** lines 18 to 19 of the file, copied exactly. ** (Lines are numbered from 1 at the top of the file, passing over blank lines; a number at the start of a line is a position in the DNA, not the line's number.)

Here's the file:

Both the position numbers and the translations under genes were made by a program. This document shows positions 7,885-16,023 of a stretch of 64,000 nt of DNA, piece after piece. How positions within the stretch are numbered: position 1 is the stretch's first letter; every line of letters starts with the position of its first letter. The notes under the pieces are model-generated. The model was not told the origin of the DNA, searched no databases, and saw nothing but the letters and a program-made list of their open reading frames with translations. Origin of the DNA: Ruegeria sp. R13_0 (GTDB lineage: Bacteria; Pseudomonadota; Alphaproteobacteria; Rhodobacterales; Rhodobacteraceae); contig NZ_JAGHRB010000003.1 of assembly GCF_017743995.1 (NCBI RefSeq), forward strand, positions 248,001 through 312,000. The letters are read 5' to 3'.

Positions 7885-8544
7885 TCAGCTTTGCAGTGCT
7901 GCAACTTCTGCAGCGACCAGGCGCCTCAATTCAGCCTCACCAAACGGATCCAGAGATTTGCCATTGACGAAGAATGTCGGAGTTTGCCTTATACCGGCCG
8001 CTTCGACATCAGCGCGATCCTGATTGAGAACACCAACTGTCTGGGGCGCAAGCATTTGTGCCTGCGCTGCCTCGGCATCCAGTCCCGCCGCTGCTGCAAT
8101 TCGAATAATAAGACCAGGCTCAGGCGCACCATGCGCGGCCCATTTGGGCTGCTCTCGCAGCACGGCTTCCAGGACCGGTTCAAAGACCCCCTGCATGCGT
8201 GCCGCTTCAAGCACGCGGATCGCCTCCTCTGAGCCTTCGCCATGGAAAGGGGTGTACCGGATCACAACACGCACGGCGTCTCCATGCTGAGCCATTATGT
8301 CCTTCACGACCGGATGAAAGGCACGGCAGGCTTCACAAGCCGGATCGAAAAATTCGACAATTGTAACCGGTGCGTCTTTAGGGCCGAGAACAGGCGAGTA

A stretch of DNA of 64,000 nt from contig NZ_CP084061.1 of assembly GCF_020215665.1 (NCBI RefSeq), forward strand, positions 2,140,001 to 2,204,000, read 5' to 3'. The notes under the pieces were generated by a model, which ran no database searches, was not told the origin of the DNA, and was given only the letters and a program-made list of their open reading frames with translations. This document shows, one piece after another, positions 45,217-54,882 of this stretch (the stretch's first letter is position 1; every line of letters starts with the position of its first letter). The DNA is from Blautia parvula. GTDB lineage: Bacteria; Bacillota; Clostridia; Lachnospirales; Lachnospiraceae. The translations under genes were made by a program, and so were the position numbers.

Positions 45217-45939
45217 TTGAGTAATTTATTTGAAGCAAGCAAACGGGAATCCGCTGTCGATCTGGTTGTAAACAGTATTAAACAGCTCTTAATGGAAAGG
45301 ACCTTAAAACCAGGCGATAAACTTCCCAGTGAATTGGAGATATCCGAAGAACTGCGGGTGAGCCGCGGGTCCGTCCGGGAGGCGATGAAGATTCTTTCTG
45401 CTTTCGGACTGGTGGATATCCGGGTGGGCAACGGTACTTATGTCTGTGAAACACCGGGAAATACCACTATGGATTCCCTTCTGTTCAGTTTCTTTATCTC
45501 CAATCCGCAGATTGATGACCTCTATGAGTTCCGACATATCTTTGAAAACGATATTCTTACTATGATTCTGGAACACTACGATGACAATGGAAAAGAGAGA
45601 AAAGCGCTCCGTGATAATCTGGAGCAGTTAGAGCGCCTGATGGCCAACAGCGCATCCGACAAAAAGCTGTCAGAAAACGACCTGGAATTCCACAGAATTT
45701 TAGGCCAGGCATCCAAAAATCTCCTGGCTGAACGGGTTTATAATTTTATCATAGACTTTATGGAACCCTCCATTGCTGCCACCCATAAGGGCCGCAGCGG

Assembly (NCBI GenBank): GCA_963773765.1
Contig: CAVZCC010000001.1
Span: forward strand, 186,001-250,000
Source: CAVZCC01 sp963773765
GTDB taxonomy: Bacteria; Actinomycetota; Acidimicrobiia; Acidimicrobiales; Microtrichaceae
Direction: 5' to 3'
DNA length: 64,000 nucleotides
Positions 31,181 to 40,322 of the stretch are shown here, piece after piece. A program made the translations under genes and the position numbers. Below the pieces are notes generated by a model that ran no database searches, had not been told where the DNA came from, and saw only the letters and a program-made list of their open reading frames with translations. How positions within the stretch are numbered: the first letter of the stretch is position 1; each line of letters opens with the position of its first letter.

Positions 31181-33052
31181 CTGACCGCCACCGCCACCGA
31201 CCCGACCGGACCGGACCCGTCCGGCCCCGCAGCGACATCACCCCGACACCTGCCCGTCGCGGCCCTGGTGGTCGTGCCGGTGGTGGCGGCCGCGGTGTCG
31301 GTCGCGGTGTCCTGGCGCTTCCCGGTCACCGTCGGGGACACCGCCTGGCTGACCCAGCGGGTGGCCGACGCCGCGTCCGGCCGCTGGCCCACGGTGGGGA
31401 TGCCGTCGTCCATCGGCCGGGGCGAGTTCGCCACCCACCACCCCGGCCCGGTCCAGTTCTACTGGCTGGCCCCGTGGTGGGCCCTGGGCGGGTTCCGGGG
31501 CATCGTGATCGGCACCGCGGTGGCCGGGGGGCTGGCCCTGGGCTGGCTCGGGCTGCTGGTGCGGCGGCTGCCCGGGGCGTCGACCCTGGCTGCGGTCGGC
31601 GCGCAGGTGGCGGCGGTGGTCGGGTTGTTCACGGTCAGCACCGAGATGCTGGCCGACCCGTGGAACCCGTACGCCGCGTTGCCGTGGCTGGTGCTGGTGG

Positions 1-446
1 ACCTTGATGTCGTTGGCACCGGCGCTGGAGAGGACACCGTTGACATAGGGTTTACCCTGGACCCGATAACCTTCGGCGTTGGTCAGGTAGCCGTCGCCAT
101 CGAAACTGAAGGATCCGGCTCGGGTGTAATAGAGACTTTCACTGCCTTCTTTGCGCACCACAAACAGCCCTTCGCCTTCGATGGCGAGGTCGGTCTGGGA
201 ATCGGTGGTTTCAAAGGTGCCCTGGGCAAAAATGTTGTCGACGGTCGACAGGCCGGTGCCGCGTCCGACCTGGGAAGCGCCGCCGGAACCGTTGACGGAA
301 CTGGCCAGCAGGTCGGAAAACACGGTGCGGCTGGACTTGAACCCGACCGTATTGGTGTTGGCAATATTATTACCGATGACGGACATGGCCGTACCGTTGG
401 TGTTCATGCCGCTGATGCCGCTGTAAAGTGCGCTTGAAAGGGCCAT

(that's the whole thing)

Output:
Contig: CAVZCC010000001.1
Span: forward strand, 186,001-250,000